But the vulgarities of this past year could obscure something important about White Christianity which is that it is possible to forcefully oppose this presidency and its increasingly visible instances of white supremacy and still fit comfortably within its boundaries. There are forms of White Christianity which protest the most obvious expressions of racism while quietly benefitting from the racial hierarchy. It’s possible, likely even, that one can fiercely resist this presidential administration – self-consciously as a Christian – while tacitly contributing to public school segregation, community displacement, income inequality, and a skyrocketing racial wealth gap- each a symptom of a racial caste system that, regardless of one’s enlightened politics, advances the aims of this nation’s ancient slaveholding religion. By some measures progressive white denominations are even more segregated than the Evangelical ones most associated with our racist president. As an inoculation, liberal Christianity is far too weak for this hereditary sickness.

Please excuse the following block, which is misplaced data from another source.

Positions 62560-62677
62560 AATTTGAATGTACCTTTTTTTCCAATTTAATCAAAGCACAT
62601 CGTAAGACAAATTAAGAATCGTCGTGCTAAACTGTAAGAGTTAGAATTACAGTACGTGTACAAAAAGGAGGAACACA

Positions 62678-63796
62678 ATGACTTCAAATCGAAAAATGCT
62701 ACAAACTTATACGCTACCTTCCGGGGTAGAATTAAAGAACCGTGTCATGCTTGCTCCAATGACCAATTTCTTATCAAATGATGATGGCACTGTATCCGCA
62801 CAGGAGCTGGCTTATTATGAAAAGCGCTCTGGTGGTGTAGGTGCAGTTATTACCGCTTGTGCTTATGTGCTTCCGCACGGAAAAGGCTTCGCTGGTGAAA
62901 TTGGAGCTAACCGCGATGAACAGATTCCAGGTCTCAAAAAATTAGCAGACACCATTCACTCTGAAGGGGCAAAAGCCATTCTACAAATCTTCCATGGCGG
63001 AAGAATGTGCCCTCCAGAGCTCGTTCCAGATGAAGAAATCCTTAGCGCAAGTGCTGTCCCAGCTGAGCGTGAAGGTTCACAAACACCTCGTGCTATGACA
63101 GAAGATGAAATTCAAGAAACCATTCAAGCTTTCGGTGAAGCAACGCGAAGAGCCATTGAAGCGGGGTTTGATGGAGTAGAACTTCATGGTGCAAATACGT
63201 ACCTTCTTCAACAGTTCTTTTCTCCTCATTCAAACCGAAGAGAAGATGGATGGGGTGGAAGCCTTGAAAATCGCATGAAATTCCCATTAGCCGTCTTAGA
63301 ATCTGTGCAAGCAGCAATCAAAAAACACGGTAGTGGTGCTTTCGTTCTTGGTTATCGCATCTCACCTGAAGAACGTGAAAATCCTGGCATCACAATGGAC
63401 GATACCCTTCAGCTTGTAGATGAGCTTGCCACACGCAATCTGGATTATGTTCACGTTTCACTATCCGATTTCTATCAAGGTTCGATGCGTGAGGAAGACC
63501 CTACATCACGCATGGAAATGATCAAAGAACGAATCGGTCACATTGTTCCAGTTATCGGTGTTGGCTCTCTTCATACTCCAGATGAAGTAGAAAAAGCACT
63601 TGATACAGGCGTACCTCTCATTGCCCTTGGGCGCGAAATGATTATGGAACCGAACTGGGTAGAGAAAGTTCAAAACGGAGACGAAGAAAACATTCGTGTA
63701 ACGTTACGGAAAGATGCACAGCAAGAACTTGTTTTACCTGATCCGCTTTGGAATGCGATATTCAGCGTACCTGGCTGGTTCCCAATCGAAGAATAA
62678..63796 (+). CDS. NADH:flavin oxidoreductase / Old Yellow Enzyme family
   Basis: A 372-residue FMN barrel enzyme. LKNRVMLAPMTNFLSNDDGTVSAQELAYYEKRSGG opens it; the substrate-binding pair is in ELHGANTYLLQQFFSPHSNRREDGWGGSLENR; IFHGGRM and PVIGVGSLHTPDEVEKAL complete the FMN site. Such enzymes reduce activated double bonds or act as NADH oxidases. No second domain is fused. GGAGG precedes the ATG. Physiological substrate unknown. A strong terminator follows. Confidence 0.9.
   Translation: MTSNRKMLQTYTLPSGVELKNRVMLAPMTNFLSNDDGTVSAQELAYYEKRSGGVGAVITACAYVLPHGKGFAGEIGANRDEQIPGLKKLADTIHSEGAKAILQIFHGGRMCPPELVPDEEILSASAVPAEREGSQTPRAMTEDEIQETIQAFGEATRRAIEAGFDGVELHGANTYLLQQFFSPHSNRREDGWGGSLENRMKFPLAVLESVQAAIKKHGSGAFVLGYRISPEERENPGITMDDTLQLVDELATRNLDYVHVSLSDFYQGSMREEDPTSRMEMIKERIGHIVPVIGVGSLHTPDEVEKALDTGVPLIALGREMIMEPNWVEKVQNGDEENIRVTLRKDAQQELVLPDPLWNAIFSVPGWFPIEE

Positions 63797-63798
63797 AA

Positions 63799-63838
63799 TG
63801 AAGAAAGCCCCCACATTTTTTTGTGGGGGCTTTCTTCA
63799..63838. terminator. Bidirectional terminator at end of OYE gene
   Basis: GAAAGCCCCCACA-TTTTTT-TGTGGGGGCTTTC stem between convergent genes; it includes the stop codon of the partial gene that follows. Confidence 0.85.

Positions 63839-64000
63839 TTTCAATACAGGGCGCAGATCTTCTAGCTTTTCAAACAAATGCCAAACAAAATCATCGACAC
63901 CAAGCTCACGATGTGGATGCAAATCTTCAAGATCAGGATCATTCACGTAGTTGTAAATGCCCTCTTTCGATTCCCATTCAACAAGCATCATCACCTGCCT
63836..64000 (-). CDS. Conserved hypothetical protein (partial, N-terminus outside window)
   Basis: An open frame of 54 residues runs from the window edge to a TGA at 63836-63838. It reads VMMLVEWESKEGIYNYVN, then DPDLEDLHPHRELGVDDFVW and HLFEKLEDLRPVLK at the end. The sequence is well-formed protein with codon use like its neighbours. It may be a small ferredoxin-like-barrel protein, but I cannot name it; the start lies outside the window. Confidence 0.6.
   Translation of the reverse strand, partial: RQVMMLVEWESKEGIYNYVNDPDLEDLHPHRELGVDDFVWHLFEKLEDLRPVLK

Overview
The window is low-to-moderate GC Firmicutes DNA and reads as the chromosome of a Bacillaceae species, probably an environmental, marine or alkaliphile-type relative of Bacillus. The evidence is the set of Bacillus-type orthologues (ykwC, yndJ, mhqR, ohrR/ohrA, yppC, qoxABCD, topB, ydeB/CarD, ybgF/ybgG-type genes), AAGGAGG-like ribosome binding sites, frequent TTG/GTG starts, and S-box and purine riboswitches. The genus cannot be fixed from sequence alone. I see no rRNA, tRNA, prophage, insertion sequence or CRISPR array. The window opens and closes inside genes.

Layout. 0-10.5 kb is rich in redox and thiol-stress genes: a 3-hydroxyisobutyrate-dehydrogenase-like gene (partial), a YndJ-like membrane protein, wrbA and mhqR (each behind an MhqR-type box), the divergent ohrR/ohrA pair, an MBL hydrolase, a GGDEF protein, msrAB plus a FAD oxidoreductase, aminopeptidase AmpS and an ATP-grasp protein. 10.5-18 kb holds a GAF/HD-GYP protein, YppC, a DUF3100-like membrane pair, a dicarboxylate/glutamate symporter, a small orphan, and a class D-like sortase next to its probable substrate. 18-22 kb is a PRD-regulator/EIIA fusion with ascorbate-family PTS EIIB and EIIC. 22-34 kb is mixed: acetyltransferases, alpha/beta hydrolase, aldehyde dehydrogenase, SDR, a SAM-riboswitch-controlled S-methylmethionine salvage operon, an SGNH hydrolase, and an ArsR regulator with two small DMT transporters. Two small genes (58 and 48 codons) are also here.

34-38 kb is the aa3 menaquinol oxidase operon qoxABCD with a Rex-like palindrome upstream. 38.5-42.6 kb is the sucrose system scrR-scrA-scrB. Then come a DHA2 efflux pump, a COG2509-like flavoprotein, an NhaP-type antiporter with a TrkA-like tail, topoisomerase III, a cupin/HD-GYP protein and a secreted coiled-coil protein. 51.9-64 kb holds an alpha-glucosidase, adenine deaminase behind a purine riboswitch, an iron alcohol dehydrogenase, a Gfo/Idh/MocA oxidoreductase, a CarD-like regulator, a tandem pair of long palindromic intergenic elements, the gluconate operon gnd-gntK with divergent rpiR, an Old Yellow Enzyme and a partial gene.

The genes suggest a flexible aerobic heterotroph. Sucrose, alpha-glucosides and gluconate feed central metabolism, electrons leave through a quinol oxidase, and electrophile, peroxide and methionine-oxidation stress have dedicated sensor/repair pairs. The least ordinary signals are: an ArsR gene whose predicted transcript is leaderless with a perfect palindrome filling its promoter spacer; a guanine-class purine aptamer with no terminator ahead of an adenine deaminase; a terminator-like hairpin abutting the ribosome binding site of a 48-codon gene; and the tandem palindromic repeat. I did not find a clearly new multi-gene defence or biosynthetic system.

White Christianity cannot be contained by denominations or ideologies; it is rampant wherever majorities of white Christians of all theological persuasions and partisan perspectives are found.
White Christianity, then, is any expression of Christianity which, in practice, places fidelity to the aims and assumptions of whiteness above solidarity to the Body of Christ. And because whiteness disguises itself as the country’s neutral foundation, to renounce White Christianity white congregations must explicitly proclaim that Jesus is Lord and that whiteness is not. And, because white supremacy is woven into this nation’s systems and psychology, white Christians must work out their salvation with fear and trembling by disavowing our illegitimate inheritance of power, wealth, and – by every possible metric – supremacy.